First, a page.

UPDATE: 1:08 p.m.– U.S. District Court Judge Sean Cox issued a temporary strike injunction Monday morning, prohibiting Detroit Water and Sewerage Department (DWSD) workers from interfering with the DWSD’s operations.

About 40 employees walked off the job Sunday morning to strike against proposed job cuts.

Bob Warfield a spokesman for Detroit’s Mayor Dave Bing said in a release that the mayor was pleased with the judge’s ruling.

“It is imperative that there be no interruption in the service or an impact on the quality of water provided to our citizens or any negative impact on the environment,” he said.

Attorneys for AFSCME Local 207 have scheduled a press conference at noon Monday to respond to Judge Cox’s temporary injunction, which they believe to be an illegal restraining order.

A hearing for a permanent injunction is scheduled for October 11.

PREVIOUSLY: About 40 workers from Detroit’s waste water treatment plant walked off the job Sunday morning to picket against proposed job cuts, the Detroit News reports.

In September, the Detroit Board of Water Commissioners approved a four-year $48 million no-bid contract with the Minnesota-based EMA consulting firm, which has proposed cutting the department’s staff by 81 percent.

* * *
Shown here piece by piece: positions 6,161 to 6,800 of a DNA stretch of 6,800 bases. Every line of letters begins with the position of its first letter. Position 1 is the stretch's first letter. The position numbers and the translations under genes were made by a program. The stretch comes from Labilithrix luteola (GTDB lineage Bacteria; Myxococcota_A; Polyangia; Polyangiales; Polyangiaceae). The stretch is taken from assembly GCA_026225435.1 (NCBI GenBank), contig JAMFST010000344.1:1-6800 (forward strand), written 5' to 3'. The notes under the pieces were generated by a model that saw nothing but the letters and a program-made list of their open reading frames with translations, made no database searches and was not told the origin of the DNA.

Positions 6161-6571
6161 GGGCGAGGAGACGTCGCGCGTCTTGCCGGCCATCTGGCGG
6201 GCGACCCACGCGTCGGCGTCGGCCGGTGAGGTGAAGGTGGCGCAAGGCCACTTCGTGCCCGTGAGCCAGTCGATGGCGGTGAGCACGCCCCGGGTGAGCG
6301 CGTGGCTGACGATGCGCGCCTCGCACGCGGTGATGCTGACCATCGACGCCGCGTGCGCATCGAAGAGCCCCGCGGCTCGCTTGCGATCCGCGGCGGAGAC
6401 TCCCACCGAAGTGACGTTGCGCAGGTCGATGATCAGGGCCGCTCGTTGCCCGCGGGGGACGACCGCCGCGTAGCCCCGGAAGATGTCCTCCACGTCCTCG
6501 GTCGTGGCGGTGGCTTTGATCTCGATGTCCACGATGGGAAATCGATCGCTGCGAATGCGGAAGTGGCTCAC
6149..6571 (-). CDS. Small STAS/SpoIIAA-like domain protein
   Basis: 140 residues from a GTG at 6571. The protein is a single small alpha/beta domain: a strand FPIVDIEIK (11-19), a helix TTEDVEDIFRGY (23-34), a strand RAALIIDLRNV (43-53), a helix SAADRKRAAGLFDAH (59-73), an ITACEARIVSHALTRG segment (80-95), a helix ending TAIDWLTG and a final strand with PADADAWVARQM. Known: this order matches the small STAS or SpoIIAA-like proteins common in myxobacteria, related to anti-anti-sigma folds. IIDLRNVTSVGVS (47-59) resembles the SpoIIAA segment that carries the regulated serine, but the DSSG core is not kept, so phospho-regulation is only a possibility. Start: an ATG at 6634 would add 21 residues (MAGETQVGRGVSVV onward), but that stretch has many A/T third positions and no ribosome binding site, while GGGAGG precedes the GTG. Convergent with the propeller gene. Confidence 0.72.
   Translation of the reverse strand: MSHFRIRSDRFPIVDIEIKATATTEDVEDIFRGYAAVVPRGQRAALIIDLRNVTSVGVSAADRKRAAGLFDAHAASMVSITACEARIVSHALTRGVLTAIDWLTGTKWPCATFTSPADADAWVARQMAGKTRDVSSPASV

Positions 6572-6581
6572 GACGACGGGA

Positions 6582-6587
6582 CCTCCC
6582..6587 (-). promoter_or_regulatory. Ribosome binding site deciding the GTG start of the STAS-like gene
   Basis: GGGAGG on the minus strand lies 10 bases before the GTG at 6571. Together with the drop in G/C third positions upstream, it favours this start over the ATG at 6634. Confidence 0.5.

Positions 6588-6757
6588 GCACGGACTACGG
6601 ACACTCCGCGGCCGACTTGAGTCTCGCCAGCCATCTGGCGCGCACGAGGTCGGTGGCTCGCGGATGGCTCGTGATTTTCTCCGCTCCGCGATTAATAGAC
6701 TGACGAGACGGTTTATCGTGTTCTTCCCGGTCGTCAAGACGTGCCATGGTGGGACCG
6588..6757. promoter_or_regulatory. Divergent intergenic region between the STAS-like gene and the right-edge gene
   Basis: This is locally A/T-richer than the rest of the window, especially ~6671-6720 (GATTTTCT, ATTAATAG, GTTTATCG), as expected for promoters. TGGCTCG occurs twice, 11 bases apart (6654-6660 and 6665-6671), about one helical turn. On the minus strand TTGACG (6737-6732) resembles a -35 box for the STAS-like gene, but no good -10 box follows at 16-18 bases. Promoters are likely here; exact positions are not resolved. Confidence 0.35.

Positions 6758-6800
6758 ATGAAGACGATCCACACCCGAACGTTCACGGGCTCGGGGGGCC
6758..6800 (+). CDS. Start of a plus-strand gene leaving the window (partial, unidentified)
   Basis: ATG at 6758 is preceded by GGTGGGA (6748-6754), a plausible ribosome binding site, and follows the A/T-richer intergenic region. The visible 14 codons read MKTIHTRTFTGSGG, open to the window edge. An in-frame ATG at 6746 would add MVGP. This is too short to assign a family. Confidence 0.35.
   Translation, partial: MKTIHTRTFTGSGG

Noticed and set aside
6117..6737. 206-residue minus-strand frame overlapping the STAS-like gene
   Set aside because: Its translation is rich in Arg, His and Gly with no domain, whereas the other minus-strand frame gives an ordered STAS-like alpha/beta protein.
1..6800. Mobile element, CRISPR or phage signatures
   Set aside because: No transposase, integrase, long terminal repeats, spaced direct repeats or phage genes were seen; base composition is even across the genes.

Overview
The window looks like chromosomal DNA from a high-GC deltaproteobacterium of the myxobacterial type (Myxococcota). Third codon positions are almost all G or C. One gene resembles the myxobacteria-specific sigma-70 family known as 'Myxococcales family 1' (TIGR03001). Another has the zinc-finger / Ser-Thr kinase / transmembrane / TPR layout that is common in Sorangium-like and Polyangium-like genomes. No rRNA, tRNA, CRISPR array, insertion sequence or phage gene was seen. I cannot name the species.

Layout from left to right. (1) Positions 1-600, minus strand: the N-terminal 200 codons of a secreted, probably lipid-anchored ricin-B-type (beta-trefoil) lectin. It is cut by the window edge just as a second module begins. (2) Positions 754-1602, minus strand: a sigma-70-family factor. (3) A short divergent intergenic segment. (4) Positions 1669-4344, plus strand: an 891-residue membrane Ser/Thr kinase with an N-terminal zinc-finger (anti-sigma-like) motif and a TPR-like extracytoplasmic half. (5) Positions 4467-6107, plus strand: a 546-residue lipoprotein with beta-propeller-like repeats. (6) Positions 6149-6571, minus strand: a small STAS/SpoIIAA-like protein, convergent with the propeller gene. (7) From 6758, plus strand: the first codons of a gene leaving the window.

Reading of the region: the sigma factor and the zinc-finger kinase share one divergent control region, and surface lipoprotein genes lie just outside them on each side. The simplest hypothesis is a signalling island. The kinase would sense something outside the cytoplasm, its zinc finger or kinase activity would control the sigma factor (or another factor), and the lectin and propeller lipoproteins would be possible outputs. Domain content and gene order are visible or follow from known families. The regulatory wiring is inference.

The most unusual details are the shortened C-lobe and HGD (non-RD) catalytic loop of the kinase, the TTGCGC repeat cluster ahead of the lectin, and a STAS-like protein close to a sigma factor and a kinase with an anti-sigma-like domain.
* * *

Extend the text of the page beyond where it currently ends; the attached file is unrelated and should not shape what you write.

The action follows a strike authorization approved by AFSCME Local 207, the Detroit Water and Sewerage Department’s largest union, on Sept. 27 in the event that contract negotiations failed, Voice of Detroit reports. Local 2920, which represents clerical and other DWSD staff, authorized a similar proposal on Sept. 25.

AFSCME Local 207 President John Riehl told The Huffington Post in April that the local had been considering a strike in regards to a deal authorized by U.S. District Judge Sean Cox, as well as the signing of the Detroit’s consent agreement with the state of Michigan.

“Either we go on strike and take a more combative position or they destroy us. There’s going to be a lot of conflict coming up — a lot of union contracts to negotiate,” he said.

Last year Judge Cox authorized an arrangement giving suburban residents more input over the Detroit Water Board. The city’s consent agreement includes a plan to restructure city services and collective bargaining agreements.

The city’s water department provides drinking water to 4.3 million residents in Detroit and 126 neighboring Southeast Michigan communities.


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